Ximene Trencavel-8th June 1355
‘My Lady,’ called a voice. Then more insistent, ‘my Lady, my Lady, this is urgent.’
Ximene recognised the voice—the Earl.
As the Earl and Lady Eleanor entered the tent, John’s face reddened. Hurriedly, he stuffed Ximene’s mantilla under his tabard.
The Earl appeared not to notice. His eyes were fixed on Ximene. ‘Excuse me, John. Lady Eleanor told me that you were here discussing details of the move back to Foix, but this is urgent. Lady Ximene, we have a visitor, someone who wishes to talk to you and no one else. His Name is Thierry D’Arques.’
John jumped and moved to position himself between Ximene and the entrance. ‘Could this be anything to do with Milady’s assailants this afternoon?’
‘No, John, I can assure you that he would not have got this far if he did not have excellent credentials. He has been brought here by Payne de Roet, constable of Beaufort, and Guillam de Clermont-Dessous. Aside from that, he has other credible references. I can say with confidence that he intends no harm.’
Ximene let her eyes explore the newcomer. She was particularly struck by the man’s broad shoulders, and he had the narrowest waist of any man she had ever seen. Thierry d’ Arques arms and thighs bulged with muscle and he was handsome, wickedly handsome.
The Earl gave deference to the newcomer. ‘John, Lady Eleanor, we should leave.’
John moved face-to-face with Thierry.
The Earl moved in between the men and took Thierry’s shoulder, easing him past John, deeper into the tent. John, Lady Eleanor, the Earl and Payne all moved outside to wait.
Thierry watched them leave and gave a small curt bow to Ximene.
‘Milady, Don Fernandino, the man who was supposed to supervise your rescue, was apprehended and incarcerated at Perpignan. Together with some of my associates, I managed to effect a rescue several days later. Don Fernandino has been injured and currently is unable to travel. He gave me a password and told me how to contact you. I believe him to be in a safe location but it will be weeks before he recovers.’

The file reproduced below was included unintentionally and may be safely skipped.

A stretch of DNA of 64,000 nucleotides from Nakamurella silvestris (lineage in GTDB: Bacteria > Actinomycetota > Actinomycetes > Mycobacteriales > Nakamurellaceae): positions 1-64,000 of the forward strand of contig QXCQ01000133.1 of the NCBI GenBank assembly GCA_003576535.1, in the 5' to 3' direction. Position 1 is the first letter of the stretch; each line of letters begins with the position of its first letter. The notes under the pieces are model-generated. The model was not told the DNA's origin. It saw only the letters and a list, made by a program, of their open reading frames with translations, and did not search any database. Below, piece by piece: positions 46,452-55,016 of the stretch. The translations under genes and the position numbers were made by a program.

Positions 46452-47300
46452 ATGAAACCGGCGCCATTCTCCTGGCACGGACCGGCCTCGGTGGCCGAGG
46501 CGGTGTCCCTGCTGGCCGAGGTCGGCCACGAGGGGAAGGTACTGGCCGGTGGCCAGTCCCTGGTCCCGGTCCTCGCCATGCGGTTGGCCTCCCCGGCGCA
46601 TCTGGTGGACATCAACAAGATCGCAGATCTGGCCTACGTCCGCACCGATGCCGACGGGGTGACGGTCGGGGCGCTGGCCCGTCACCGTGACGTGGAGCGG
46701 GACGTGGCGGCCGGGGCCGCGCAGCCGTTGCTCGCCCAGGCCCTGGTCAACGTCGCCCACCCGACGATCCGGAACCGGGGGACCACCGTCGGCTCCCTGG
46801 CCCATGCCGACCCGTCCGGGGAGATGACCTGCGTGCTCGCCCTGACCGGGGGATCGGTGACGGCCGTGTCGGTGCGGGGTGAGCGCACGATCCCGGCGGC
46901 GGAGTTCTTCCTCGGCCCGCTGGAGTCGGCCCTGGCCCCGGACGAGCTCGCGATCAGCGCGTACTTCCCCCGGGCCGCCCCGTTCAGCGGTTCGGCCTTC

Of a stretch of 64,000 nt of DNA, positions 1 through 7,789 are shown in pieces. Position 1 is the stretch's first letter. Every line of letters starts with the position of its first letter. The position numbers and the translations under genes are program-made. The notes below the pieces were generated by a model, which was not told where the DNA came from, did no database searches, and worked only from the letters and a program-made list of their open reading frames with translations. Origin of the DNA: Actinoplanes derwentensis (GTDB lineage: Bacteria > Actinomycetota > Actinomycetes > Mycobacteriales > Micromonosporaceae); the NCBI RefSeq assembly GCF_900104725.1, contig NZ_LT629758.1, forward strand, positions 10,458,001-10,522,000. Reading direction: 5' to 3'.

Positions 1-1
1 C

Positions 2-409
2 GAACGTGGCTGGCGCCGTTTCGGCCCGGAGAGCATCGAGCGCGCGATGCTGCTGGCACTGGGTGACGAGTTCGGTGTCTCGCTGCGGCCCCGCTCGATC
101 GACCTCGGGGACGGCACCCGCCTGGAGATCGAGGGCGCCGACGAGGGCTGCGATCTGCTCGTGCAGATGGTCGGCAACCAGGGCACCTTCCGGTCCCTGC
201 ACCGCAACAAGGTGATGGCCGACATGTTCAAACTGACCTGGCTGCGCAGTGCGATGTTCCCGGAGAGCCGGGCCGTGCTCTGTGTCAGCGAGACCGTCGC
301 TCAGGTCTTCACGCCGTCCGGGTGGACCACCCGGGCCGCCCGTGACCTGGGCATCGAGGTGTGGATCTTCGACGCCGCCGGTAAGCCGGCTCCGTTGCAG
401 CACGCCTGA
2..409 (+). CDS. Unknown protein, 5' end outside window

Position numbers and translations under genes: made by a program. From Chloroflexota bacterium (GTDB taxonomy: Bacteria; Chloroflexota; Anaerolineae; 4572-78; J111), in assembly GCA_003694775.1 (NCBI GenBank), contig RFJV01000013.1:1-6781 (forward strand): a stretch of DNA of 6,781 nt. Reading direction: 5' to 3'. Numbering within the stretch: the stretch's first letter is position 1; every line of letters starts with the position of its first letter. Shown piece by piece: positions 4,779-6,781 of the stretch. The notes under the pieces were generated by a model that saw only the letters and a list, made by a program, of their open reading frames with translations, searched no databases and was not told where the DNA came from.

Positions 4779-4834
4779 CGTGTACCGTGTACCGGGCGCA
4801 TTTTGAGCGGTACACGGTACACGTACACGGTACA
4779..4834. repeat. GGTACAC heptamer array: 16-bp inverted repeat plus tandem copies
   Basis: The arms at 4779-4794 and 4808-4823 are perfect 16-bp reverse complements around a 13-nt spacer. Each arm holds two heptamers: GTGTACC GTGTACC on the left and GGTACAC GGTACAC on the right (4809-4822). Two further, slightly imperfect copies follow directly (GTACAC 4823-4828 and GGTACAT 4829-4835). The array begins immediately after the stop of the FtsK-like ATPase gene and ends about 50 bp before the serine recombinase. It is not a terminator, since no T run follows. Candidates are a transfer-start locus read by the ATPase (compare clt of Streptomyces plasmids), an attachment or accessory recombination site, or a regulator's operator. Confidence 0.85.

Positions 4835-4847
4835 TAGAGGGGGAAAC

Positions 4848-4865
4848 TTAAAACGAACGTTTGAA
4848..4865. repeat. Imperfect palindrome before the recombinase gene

‘Thank you, Thierry.’ Ximene went to the entrance summoned everyone back into the tent.
She repeated Thierry’s message more or less verbatim.
Her shoulders slumped as she spoke, and she felt suddenly tired. She looked around the small group feeling an overwhelming sense of failure. She did not hide her feelings and Lady Eleanor rushed forward to comfort her.
Ximene peered over Lady Eleanor’s shoulder. ‘I think we should all get some sleep.’ She cast her eyes directly to John. ‘John, will you please find somewhere comfortable for Thierry and Payne?’
John nodded and held the flap of the tent open for Thierry and Payne to leave. The Earl hurried after them.
Ximene broke away from Lady Eleanor’s embrace and hugged Guillam.
He returned the embrace and whispered in her ear. ‘Lady Eleanor tells me there was an attempt to kidnap you yesterday?’
‘Yes and if it had not been for John Stanley, it may well have succeeded.’
Lady Eleanor hurriedly replied, ‘John Stanley, Guillam, who has just left, you have met him a couple of times before, he is one of the Prince’s bodyguards. You met him at Beaufort and he won the archery contest…after the festival of the moon.’
‘Oh, yes, I recall. And he saved Ximene?’
‘Yes, he is something of a hero.’
Ximene smiled and then screwed up her face. ‘Anyway, the Comte is taking me back to Foix. Our plan has failed, but regardless of that shouldn’t we do something to help Don Fernandino?’
‘I am determined, my dear. However, first of all, we must find out where Don Fernandino actually is.’
‘We should just ask Thierry.’
‘Well perhaps not, we can’t be sure that Theirry is not one of Don Fernandino’s assailants. It is even possible that he is one of those who tried to kidnap Ximene and now is covering his tracks. For all, we know he may still have plans to kidnap or murder Ximene. It is unlikely because Payne de Roet vouches for him, but one never knows…’
‘So what do you suggest?’
‘Tell him his task is complete and he should return to Perpignan to help Don Fernandino. If he is telling the truth, he should accept that instruction and when he leaves I will trail him. He will lead me directly to Don Fernandino.’
‘And if he is not telling the truth?’
‘He might still head for Perpignan, but he might not, he might head for Foix anyway to fulfil his task in a different way.’
‘Who should tell him to leave?’
‘The Earl of Salisbury is responsible for the Prince’s security. He should do it. Eleanor, take me to see the Earl.